This paper—a follow-up to an earlier, Arkansas-based study—answers
two simple questions: What are high school students being asked to read
today and is that material challenging enough for them? The short
answers: a hodge-podge of texts, and no. These findings derive from a
survey of 406 ninth, tenth, and eleventh grade English teachers across
the country who were asked what reading material they assigned in their
“standard” and “honors” classes (not in basic, elective, or AP/IB
courses since analysts were particularly interested in the experiences
of the “middle third”). And the responses are plenty disconcerting.
First, literature and reading curricula are not uniform but
“idiosyncratic”; in fact, only three titles (Romeo and Juliet, To Kill a Mockingbird, and The Crucible)
appear to make it into even 20 percent of high school English courses.
Second, what students are assigned is generally not challenging enough
for high school-level reading skills: only four (Julius Caesar, The Scarlet Letter, The Odyssey, and Macbeth) of the twenty most frequently-assigned titles have a high school-readability level (Steinbeck’s Of Mice and Men,
often assigned at eleventh grade, weighs in at a fourth-grade level!).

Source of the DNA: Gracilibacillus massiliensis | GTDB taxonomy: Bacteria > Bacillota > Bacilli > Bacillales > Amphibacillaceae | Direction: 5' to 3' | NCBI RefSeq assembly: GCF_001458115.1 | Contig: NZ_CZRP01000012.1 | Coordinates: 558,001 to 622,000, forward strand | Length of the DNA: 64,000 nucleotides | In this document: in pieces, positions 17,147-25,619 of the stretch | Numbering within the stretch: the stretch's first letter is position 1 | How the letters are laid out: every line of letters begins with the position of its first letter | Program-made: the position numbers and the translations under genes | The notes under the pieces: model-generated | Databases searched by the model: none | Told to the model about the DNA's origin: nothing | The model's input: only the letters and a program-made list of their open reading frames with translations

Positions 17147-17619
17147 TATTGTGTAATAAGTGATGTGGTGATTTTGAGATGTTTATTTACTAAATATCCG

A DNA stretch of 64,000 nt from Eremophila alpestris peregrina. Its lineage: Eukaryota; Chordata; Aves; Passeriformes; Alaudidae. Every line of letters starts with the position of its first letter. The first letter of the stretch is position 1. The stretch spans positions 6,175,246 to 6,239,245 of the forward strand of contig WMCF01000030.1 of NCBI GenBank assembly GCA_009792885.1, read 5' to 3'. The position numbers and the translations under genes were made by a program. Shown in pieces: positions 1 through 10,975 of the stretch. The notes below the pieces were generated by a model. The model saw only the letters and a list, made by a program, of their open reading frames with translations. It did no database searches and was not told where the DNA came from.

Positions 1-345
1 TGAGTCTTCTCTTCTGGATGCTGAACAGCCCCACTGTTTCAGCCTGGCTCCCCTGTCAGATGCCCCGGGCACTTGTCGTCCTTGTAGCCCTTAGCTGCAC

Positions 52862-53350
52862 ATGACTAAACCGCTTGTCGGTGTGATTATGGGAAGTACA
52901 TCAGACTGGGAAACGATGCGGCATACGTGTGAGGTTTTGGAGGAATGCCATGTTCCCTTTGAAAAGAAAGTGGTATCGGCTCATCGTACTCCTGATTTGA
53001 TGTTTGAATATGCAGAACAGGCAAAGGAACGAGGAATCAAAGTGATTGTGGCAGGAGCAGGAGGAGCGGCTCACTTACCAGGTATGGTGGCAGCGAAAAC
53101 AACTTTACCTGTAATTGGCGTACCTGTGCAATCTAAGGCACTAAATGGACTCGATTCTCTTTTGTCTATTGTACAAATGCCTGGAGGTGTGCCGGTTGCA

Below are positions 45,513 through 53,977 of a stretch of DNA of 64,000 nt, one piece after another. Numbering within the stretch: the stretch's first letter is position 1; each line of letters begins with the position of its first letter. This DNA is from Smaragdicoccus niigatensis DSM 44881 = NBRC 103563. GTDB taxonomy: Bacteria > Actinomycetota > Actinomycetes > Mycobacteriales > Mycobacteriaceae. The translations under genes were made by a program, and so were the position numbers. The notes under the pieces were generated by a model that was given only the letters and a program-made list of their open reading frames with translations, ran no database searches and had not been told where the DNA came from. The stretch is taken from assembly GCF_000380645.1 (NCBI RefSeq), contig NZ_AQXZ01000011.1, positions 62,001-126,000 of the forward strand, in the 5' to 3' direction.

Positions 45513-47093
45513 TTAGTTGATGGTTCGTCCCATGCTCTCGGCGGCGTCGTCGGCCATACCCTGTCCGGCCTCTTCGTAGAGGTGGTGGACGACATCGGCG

Third, in a check-all-that-apply question, 70 to 80 percent of teachers
report that they choose the major novels, plays, and poems that they
assign (only 30 to 40 percent say they are influenced by their
departments or school curriculae). Finally, most teachers don’t engage
students in close, analytic reading of the assigned texts, instead
utilizing “reader response”—which asks students to render a personal
response or discuss the context of the piece—to determine textual
understanding. The authors make several recommendations, one of which
exhorts states to develop literature and reading standards that help
shape a progressively more challenging curriculum. And though the study
does not mention it, the Common Core Standards lay an excellent foundation.
Sandra Stotsky with Joan Traffas and James Woodworth, Literary Study in Grades 9, 10, and 11: A National Survey (Boston, MA: Association of Literary Scholars, Critics, and Writers, Spring 2010).